The scientific evidence is clear — elephants are affecting biodiversity in
the Kruger National Park
Jeremy Midgley, Op-Ed / The Daily Maverick
July 31, 2022
for photos & audio of article.
There is no doubt that present African elephant populations and
distributions are a fraction of what they were a few hundred years ago.
Therefore, given this decline, any suggestions that elephant populations
are too high in areas where they are still extant, such as the Kruger
National Park (KNP), need to be carefully and scientifically argued.
In an article in Daily Maverick, the journalist Don Pinnock has now
presented a perspective suggesting that it is a myth that there are too
many elephants in the Kruger National Park. In its place he has promoted
the Goldilocks myth… elephant numbers are just right. He avoided any
references to the large amount of research showing that high elephant
densities reduce trees and biodiversity. Pinnock should have at least
presented the data for both sides of the argument.
He declared that we will never know what historical elephant numbers were
and that science is unable to specify elephant carrying capacities. But
there are chances to reconstruct the past using scientific tools —
including archaeology, isotopes, pollen and modelling. Setting carrying
capacities for elephants and biodiversity is tough, but within scientific
However, we know from studies of over-grazing that the limit to the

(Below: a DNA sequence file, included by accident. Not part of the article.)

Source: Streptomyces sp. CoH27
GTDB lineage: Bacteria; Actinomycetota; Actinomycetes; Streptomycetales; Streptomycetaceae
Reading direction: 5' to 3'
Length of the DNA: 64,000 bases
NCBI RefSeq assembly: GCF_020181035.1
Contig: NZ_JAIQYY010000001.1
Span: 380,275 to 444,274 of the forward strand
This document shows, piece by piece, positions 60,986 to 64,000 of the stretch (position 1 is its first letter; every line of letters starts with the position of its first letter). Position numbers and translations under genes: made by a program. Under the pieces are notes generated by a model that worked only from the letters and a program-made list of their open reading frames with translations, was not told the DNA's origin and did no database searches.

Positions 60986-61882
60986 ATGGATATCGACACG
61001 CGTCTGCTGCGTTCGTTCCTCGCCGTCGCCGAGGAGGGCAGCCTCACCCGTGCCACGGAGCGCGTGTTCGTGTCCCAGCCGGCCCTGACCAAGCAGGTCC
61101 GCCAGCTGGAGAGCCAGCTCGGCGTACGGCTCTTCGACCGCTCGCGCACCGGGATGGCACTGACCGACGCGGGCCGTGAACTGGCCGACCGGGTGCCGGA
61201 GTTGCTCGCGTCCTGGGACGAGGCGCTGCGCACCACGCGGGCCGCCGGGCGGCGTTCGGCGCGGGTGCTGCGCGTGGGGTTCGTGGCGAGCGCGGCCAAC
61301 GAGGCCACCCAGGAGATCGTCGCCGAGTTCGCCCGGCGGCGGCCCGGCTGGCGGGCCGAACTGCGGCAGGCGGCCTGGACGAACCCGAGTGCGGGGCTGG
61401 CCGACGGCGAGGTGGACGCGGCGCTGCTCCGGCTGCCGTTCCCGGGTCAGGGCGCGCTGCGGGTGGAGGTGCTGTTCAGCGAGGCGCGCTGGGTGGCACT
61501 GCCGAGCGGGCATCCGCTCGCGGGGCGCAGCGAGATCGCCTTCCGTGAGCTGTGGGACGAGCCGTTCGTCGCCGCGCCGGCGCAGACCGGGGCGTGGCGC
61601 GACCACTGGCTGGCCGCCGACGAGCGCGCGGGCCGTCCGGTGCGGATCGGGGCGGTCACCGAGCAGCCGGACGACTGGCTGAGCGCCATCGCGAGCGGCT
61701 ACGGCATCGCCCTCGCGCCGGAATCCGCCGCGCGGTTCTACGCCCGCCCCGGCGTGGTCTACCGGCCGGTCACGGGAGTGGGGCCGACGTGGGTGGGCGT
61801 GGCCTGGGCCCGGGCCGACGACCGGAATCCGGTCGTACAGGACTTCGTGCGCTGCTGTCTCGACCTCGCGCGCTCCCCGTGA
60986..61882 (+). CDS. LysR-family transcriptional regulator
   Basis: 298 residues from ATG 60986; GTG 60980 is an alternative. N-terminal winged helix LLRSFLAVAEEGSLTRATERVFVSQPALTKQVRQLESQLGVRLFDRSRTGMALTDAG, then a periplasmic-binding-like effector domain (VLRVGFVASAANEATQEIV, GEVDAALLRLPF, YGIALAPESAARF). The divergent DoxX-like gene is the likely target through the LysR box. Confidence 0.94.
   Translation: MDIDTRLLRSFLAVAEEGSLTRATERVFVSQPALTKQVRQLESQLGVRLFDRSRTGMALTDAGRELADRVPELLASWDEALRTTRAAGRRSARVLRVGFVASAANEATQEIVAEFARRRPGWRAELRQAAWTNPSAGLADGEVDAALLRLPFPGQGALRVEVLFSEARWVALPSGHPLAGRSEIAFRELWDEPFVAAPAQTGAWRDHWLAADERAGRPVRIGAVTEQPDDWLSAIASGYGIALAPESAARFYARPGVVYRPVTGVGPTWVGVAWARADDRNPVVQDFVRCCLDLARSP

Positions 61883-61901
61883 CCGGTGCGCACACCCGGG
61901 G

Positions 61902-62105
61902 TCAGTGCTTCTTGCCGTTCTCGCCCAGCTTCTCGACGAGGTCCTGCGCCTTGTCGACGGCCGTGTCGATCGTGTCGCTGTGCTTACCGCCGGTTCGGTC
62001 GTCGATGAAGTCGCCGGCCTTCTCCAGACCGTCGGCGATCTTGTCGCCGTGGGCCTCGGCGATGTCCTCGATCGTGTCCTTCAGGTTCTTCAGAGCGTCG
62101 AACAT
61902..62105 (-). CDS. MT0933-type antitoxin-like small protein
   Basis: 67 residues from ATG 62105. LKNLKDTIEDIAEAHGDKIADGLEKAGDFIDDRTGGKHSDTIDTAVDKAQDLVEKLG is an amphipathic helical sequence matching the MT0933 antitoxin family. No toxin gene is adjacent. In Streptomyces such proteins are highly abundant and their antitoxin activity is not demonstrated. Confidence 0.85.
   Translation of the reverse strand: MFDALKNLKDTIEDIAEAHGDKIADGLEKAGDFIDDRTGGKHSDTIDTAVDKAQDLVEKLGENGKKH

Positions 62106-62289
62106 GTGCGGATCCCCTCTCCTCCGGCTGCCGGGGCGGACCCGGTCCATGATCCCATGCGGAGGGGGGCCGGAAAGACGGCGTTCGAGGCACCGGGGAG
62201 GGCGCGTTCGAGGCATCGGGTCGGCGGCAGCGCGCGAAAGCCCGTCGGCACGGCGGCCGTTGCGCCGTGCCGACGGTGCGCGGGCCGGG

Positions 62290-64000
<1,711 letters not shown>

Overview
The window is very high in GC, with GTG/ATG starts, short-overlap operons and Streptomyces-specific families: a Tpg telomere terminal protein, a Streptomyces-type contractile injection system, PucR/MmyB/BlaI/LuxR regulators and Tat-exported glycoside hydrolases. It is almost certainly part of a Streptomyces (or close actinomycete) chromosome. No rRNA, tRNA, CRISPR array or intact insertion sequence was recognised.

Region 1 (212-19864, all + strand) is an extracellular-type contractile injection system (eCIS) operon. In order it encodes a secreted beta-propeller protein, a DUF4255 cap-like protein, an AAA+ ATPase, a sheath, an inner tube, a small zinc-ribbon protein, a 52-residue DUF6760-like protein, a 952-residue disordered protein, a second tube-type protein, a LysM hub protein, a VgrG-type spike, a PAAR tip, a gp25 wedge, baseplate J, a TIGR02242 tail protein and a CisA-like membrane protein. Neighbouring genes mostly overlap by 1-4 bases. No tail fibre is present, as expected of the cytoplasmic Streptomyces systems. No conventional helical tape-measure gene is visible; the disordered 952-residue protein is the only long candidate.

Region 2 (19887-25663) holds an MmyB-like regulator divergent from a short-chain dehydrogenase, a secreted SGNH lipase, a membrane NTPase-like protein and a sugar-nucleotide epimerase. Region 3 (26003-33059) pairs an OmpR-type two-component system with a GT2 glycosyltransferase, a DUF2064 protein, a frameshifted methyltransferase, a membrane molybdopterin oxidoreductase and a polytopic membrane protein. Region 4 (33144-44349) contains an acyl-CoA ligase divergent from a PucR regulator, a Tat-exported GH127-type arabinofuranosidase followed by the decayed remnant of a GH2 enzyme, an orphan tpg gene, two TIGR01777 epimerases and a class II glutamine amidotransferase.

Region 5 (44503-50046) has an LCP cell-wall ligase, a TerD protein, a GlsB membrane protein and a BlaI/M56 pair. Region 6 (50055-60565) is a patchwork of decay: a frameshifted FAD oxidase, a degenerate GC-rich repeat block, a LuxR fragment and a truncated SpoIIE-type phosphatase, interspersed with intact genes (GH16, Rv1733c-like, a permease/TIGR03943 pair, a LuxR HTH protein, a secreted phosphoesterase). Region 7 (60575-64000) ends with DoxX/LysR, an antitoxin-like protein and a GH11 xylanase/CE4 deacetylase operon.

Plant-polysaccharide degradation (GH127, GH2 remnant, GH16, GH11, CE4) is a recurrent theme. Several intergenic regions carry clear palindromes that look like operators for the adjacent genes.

long-term survival of all of biodiversity is long before the last blade of
grass is eaten and before the population growth of the herbivores involved
is in decline. This over-browsed/grazed state is neither the carrying
capacity for elephants nor biodiversity.
Pinnock’s response seems to have been motivated by an article I
co-authored. To set the record straight, I have been interested in both the
positive and negative impacts of elephants, as far as trees are concerned.
For instance, we showed that elephants are crucial in the dispersal of
several savanna plant species. The importance of fruits being eaten by
elephants is not due to the acid in elephant stomachs, as suggested by
Pinnock, but due to their being chewed by elephants.
In other words, elephants cannot be substituted by other animals to
effectively crack the fruits of marula, lala palm, torchwoods and other
large-seeded hard fruits. The question then is not whether to have
elephants, but how many.
Elephant bulls push over trees, not for feeding, but as part of male
behaviour. We have also shown that elephants and fire can together damage
and kill stems much larger than either could do alone; elephants damage the
bark to let the fire in.
We showed that elephants are presently rendering common widespread tree
species, such as the lala palm, sterile in KNP. This is because elephants
break the stems which keep these plants too small and too short to produce
flowers and fruits, and this occurs on a vast geographic scale.
These tree species are still present as short resprouters, but in an
evolutionary sense, if they continue to remain sterile, they are not there…